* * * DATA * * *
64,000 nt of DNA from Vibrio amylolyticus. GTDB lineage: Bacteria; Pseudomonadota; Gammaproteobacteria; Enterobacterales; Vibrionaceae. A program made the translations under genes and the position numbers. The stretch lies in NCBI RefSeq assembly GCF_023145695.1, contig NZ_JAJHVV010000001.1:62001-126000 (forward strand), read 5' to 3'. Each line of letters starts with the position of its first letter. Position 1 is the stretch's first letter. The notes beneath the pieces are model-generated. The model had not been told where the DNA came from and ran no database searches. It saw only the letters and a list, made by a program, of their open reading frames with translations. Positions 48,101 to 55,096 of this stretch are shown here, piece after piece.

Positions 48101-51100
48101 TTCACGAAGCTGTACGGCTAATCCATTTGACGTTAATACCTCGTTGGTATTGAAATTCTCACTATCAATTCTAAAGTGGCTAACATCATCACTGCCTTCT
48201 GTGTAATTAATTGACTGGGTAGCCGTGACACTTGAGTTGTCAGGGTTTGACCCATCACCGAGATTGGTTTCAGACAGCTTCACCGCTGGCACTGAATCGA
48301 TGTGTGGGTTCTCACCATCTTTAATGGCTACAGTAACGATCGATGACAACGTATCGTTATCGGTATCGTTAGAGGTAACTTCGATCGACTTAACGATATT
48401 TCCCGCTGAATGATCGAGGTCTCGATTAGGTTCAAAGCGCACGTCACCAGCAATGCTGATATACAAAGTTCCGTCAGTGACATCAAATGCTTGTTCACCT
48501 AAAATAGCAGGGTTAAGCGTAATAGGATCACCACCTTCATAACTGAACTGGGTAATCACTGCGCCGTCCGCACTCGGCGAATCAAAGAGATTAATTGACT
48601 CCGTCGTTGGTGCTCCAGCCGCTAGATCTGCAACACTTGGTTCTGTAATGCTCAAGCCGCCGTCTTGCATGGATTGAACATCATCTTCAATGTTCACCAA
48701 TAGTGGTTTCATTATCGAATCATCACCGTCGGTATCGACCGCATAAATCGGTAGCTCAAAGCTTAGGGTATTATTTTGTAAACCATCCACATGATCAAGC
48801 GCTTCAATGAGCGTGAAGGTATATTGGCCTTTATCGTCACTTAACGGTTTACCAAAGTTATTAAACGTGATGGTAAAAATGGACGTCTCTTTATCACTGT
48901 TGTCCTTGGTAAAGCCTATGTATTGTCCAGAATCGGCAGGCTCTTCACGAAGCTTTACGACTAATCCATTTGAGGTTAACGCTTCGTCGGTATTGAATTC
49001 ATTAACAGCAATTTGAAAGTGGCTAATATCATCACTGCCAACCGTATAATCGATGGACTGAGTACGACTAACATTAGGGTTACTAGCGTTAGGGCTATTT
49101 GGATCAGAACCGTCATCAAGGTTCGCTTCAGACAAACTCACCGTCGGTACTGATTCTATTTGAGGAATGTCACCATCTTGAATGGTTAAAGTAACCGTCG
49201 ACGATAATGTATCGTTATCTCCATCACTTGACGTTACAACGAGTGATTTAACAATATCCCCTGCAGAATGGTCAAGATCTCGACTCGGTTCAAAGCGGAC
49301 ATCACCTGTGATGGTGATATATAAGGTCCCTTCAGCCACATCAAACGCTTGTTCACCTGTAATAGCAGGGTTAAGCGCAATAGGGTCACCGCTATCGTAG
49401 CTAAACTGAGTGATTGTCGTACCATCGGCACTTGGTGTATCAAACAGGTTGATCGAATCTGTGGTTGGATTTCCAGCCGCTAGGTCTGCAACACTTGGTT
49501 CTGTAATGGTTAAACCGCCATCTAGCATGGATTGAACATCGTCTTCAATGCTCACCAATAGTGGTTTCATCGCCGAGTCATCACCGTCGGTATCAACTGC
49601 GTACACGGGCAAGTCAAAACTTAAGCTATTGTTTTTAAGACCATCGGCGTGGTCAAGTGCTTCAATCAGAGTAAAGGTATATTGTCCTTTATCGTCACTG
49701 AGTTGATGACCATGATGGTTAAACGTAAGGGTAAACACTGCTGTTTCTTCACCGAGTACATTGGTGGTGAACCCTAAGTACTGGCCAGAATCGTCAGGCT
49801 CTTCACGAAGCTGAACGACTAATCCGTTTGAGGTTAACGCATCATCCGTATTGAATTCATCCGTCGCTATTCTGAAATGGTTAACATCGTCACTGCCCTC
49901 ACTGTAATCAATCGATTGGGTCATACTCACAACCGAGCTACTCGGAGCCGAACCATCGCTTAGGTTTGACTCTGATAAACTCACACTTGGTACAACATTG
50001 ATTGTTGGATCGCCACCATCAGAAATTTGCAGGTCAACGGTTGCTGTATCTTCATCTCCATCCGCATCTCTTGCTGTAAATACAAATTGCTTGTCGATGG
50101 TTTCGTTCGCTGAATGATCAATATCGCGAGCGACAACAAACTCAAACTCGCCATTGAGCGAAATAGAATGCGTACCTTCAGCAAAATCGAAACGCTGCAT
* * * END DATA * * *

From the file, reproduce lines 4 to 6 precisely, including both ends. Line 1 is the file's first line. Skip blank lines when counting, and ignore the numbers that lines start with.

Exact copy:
48201 GTGTAATTAATTGACTGGGTAGCCGTGACACTTGAGTTGTCAGGGTTTGACCCATCACCGAGATTGGTTTCAGACAGCTTCACCGCTGGCACTGAATCGA
48301 TGTGTGGGTTCTCACCATCTTTAATGGCTACAGTAACGATCGATGACAACGTATCGTTATCGGTATCGTTAGAGGTAACTTCGATCGACTTAACGATATT
48401 TCCCGCTGAATGATCGAGGTCTCGATTAGGTTCAAAGCGCACGTCACCAGCAATGCTGATATACAAAGTTCCGTCAGTGACATCAAATGCTTGTTCACCT